Sunday, July 18, 2010

Sri Lanka Diary #4. Viewing the clear night sky in Matara

It rained in the early evening, but now the night sky is clear. Standing on my beachfront balcony listening to the surf, I can see a multitude of stars but the constellations are, of course, unrecognizable. My freshman year midshipman cruise on the battleship USS Wisconsin came to mind. As the ship steamed north from Valparaiso Chile, other midshipmen and I would lie on the after part of the ship (the fantail) watching films and the stars overhead. The Southern Cross, which Magellan’s sailors viewed as an omen of their impending death, was often clearly visible. Tonight, I reflected on the ensuing years since that young man, 19 years of age, viewed the stars in the Southern Hemisphere night sky. I thought, “If I should die tomorrow, I would be grateful for the opportunities that life has offered to follow interesting paths, in many parts of the world, and to make a difference.” It was a peaceful moment.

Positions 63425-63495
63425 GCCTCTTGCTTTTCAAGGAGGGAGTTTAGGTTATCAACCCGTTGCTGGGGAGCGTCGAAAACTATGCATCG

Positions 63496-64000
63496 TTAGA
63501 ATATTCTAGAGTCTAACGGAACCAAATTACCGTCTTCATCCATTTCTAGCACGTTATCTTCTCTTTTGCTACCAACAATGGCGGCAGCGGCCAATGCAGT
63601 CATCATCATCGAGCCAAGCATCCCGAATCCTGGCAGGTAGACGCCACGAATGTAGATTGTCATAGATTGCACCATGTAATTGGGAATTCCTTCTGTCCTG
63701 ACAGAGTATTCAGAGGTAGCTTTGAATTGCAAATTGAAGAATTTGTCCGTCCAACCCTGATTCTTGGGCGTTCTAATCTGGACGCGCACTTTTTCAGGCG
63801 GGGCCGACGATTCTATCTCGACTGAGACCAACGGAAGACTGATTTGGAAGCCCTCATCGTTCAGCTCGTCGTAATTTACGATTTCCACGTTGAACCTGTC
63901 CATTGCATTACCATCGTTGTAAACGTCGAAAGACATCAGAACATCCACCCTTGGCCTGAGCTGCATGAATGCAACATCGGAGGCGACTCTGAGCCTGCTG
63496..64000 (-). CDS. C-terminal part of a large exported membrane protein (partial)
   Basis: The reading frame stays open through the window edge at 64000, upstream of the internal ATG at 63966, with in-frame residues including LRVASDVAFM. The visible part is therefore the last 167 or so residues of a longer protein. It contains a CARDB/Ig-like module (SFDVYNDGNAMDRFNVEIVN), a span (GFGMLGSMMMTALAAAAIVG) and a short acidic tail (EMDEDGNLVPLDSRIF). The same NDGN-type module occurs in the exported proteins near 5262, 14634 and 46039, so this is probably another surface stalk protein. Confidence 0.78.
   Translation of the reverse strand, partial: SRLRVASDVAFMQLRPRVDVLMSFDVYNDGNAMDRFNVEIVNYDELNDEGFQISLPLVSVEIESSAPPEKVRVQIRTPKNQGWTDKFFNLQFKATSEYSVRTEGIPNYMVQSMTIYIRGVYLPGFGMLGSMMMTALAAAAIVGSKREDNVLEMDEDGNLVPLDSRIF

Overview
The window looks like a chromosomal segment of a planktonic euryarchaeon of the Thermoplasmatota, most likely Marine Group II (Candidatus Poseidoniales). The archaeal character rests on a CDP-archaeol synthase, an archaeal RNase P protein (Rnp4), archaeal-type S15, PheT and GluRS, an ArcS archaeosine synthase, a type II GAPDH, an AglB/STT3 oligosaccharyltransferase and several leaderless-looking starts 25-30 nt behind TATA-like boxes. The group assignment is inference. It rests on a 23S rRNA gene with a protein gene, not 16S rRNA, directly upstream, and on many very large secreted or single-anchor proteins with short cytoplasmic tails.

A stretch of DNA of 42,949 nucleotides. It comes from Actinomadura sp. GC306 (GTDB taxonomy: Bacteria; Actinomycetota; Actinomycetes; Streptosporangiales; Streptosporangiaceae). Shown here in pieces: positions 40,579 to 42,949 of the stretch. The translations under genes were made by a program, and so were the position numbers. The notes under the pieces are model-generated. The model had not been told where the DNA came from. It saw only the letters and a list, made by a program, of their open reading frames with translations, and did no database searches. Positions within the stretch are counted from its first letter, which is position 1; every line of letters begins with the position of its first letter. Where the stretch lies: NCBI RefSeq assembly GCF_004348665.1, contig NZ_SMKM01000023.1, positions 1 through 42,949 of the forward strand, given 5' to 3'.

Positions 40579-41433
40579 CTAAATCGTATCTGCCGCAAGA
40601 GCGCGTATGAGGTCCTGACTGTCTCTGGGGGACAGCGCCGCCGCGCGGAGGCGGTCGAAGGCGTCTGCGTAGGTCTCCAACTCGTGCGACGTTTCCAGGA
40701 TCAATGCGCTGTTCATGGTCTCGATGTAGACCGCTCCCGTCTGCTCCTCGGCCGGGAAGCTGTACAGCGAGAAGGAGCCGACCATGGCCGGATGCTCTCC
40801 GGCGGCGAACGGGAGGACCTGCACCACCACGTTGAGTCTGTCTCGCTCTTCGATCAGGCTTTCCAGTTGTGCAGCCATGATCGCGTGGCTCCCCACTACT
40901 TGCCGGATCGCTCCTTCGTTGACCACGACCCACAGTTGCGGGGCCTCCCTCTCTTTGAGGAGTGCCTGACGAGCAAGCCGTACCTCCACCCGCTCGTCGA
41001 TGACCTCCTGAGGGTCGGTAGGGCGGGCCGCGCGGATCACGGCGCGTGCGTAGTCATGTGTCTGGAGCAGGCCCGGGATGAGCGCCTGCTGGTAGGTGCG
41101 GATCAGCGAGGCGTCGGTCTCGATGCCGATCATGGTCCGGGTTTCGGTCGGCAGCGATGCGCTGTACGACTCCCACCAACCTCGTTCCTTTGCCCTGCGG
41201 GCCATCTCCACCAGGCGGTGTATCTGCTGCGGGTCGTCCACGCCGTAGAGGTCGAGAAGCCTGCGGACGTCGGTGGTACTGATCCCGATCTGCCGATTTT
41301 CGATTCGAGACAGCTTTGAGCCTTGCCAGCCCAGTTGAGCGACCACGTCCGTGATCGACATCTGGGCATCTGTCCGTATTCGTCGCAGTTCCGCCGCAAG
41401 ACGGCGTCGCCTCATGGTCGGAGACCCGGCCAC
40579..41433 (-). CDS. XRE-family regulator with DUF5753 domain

Then I remembered the briefing notes on the dynamics of aging I just completed for a task force examining new research opportunities at Singapore’s National University. One slide featured men and women who had made major contributions - sometimes the major contributions of their lives - after age 70. One notable example, among many, was Deng Shao Peng, who did not begin the reforms that have transformed China until after he had celebrated his 74th birthday.

Clearly it is too soon for self-satisfaction. There must still be challenges and opportunities on the road that lies ahead, The must be promises to keep, and miles to go before I sleep.

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